Units of Measurements ‡ Two properties of sound are important. ‡ The unit for measurement of intensity is Decible. ‡ One Decibel is the smallest change of sound intensity which an average healthy human ear can perceive. SNIST/Biotech/Ravindra/ES/4 72 . namely the pitch or frequency and Intensity or pressure or energy (loudness). ‡ ‡ Pitch or frequency refers to the rate of vibrations of the sound and is measured in Hertz (Hz).

Metal works. ‡ During advertisements: Household gagadgets: Vaccum cleaners. radio. TV. printing press. ‡ Agricultural Machines: Tractors. Harverters. Mosque etc. tillers SNIST/Biotech/Ravindra/ES/4 73 . elections. stereo.etc. worships in temples. engineering works etc.‡ Stationary sources: ‡ Industrial sources : Textile. ‡ Use of loudspeakers on various occasions like festivals. grinder.

Sources of Noise ‡ ‡ ‡ ‡ ‡ Mobile Sources: Road traffic Air traffic Railways Navigation ‡ Motor Cycle 94(dB) ‡ (2-Cylinder 4 ±stroke) ‡ Scooter (1Cylinder 2 stroke) 80 db SNIST/Biotech/Ravindra/ES/4 74 .

Effects of Noise pollution ‡ It effects on hearing ability. ‡ If these cells are subjected to repeated sounds of high intensity they can be permanently damaged leading to impairment of hearing. ‡ Human ears have sensory cells in inner ear for hearing. SNIST/Biotech/Ravindra/ES/4 75 .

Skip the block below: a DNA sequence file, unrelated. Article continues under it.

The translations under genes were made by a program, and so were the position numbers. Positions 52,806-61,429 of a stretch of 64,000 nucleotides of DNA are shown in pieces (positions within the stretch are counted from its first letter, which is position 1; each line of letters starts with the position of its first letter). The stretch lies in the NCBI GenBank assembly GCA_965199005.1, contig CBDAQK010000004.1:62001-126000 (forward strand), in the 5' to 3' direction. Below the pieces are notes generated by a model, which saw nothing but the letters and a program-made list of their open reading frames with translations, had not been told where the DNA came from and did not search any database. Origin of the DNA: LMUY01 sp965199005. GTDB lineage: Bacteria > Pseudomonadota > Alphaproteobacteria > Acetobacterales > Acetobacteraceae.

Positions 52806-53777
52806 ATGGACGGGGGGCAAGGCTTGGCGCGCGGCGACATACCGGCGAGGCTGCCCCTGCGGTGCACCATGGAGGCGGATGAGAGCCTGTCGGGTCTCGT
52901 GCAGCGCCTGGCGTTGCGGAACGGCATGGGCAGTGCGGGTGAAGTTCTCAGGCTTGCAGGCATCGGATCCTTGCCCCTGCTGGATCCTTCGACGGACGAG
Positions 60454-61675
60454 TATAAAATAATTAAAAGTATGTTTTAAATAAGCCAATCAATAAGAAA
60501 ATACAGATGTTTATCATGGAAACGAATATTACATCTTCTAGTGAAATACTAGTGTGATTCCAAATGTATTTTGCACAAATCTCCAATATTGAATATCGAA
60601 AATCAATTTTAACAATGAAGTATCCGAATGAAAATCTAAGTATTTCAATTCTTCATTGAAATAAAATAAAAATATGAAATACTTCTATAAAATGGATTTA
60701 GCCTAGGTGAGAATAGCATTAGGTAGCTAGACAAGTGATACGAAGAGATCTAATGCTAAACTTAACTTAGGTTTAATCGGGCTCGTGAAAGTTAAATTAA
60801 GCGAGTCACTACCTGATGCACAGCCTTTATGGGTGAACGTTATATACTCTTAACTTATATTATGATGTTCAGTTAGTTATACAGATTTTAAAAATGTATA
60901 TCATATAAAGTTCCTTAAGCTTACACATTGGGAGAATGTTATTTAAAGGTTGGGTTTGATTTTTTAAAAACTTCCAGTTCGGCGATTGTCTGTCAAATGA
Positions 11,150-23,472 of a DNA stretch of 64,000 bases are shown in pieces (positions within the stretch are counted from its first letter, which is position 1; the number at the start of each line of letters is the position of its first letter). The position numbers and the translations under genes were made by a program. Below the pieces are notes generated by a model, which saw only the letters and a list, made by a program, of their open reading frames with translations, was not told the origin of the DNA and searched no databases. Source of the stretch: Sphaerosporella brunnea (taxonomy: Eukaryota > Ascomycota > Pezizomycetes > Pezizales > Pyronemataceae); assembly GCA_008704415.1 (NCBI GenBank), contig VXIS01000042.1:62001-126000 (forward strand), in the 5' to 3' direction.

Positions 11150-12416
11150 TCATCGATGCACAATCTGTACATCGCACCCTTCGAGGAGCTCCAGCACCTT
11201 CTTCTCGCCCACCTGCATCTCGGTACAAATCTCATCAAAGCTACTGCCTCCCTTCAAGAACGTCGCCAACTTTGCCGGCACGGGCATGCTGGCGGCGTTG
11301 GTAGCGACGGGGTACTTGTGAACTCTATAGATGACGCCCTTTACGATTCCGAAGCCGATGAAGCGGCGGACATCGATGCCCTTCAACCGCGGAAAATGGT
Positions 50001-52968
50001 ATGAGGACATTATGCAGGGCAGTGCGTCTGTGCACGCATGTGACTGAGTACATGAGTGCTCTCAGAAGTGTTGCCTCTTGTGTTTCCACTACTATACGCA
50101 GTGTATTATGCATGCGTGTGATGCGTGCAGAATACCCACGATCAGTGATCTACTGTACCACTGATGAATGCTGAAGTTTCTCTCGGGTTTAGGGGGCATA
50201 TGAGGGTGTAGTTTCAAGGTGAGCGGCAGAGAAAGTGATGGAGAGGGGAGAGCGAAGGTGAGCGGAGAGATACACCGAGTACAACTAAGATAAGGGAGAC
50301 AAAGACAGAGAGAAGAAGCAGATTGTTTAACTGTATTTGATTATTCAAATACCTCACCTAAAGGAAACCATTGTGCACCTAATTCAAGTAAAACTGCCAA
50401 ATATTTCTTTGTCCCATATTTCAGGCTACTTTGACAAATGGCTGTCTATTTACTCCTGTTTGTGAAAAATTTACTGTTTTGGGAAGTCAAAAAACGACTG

Outer ear Middle ear Inner ear Auditory canal Pinna Eustachian tube SNIST/Biotech/Ravindra/ES/4 76 .

Effect of Sound Waves SNIST/Biotech/Ravindra/ES/4 77 .

‡ Lowering of concentration and effect on memory. ‡ Emotional disturbance SNIST/Biotech/Ravindra/ES/4 78 . ‡ Psycological effects: ‡ Depression ‡ Insomnia as a result of lack of undisturbed sleep straining of senses.‡ Physiological effects: ‡ Headache by dilating blood vessels of the brain.

Otological (ear effects) ‡ ‡ ‡ ‡ SNIST/Biotech/Ravindra/ES/4 79 . high blood pressure.‡ Noise Pollution levels and its Harmful effects: Db Upto 23 30 ± 60 60 ± 90 70 ± 120 Effects No disturbance stress. tension Psychological effects Damages health.